Contemporary liberals advocate affirmative action. The welfare of the majority is at the heart of such freedom. In society, cases arise where a certain group is discriminated against. Such collectives include, for example, women whose rights are violated, certain races, and certain religions. Another common example is the discrimination faced by the black population in the US. To compensate for such past injustices that may have left such groups far behind, contemporary liberals maintain that they should be given preference in job hiring and slots in institutions of learning (Ball et al. 84). Other groups who have been discriminated against include the special needs people such as the handicapped as they are not in a position to compete fairly with other able-bodied citizens. To correct this, a contemporary liberal would support affirmative action.


Conservatism seeks to preserve certain aspects of society, such as culture or religion. It is a political ideology that is based on the concept that human beings are imperfect (Ball et al. 94). Furthermore, these flaws make humans erroneous and incapable of always doing good deeds. Therefore, a system of government that will ensure that the people act with self-restraint is required. Different conservatives disagree on what the requirements are to be considered as a conservative. For instance, conservatism in the United States was built on issues that Europe considered liberal (Ball et al. 106). Such differences have led to divisions among proponents of this ideology. The result is four different thoughts about conservatism. These include traditional, individualist, neoconservatism, and the Religious Right (Ball et al. 113). Traditional conservatism views society as a fabric where individuals are interdependent from each other. Unlike traditional conservatism, this ideology requires the government to keep competition in check and to curb self-interest. Neoconservatism focuses on cultural conservation. It also supports the ideals of welfare liberalism provided that the people are uplifted so as to be independent of the government. Finally, the Religious Right calls for the conservation of morality in society (Ball et al. 117). Although there are differing views among conservatives, the fact that the ideology has persisted over the centuries shows that it is powerful and popular.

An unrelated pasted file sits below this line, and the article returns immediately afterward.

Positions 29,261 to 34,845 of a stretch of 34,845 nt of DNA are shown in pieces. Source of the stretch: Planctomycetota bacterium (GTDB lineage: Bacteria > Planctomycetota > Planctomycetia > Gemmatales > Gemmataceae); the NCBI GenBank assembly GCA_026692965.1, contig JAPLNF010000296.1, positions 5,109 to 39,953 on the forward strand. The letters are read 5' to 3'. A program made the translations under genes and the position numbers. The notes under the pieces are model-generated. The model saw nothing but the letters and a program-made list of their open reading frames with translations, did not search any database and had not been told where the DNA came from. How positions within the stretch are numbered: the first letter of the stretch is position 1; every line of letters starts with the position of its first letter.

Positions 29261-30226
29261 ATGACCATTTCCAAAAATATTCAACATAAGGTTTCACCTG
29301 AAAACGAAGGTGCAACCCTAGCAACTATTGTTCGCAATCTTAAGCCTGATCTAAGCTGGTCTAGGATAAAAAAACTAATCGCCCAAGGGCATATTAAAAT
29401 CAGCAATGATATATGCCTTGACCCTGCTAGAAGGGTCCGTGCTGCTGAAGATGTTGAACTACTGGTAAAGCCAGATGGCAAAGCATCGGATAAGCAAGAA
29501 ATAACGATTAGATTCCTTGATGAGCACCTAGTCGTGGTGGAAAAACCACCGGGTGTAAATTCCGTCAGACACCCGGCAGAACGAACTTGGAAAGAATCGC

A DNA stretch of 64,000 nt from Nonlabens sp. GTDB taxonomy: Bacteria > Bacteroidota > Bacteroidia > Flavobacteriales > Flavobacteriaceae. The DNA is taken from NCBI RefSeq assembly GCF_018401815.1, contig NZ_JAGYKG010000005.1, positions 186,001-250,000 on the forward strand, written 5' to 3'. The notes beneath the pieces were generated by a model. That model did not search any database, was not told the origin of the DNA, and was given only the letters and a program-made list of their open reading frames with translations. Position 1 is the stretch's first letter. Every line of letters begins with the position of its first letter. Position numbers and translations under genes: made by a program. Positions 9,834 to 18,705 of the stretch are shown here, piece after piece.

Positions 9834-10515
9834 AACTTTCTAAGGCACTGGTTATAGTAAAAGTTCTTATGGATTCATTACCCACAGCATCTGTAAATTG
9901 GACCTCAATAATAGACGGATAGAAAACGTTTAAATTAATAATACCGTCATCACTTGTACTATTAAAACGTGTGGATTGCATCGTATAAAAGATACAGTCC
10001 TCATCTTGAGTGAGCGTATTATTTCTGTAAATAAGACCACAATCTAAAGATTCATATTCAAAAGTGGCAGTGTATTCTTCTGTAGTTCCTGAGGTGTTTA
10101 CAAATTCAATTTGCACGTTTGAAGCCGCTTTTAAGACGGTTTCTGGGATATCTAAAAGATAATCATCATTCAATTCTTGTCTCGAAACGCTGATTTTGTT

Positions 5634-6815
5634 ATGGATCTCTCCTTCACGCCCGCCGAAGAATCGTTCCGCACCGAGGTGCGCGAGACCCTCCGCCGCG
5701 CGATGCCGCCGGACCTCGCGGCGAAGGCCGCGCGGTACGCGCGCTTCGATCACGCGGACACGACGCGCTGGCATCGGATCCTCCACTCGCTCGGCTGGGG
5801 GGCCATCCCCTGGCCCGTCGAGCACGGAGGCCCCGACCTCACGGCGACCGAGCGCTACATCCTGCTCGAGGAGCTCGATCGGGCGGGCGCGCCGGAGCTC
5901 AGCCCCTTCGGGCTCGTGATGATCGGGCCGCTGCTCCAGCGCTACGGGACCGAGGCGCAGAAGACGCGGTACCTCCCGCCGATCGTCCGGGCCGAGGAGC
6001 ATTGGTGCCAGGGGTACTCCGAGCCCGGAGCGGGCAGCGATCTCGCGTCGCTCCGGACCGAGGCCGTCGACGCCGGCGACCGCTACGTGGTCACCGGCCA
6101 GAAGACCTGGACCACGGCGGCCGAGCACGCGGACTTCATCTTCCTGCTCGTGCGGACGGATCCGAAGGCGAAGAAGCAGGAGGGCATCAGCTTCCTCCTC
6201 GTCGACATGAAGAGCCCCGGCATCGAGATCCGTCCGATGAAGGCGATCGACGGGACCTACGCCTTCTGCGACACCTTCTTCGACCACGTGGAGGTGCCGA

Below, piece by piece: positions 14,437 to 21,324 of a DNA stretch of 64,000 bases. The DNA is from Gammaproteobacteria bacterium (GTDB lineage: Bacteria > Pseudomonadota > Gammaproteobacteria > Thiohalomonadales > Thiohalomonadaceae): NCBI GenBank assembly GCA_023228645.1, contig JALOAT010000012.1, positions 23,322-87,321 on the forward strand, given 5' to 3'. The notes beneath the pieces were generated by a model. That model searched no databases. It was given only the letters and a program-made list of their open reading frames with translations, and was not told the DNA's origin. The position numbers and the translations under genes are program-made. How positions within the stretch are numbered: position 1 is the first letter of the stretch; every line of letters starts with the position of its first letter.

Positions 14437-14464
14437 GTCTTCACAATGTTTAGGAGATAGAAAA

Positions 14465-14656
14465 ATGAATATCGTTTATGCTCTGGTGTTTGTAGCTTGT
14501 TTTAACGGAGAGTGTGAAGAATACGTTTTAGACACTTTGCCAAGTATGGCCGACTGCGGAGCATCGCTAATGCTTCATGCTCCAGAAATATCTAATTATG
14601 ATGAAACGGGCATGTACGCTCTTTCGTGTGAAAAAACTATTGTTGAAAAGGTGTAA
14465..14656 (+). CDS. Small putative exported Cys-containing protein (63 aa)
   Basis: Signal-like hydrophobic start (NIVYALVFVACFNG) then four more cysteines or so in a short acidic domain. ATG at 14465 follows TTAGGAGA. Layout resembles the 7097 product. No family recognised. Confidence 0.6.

The aim of all liberals, both classical and contemporary, is to promote individual freedom. However, the means of achieving this objective differs between the groups. This is due to the two views defining freedom different



Work Cited

Ball, Terence, et al. Political Ideologies and the Democratic Ideal. Taylor & Francis, 2016.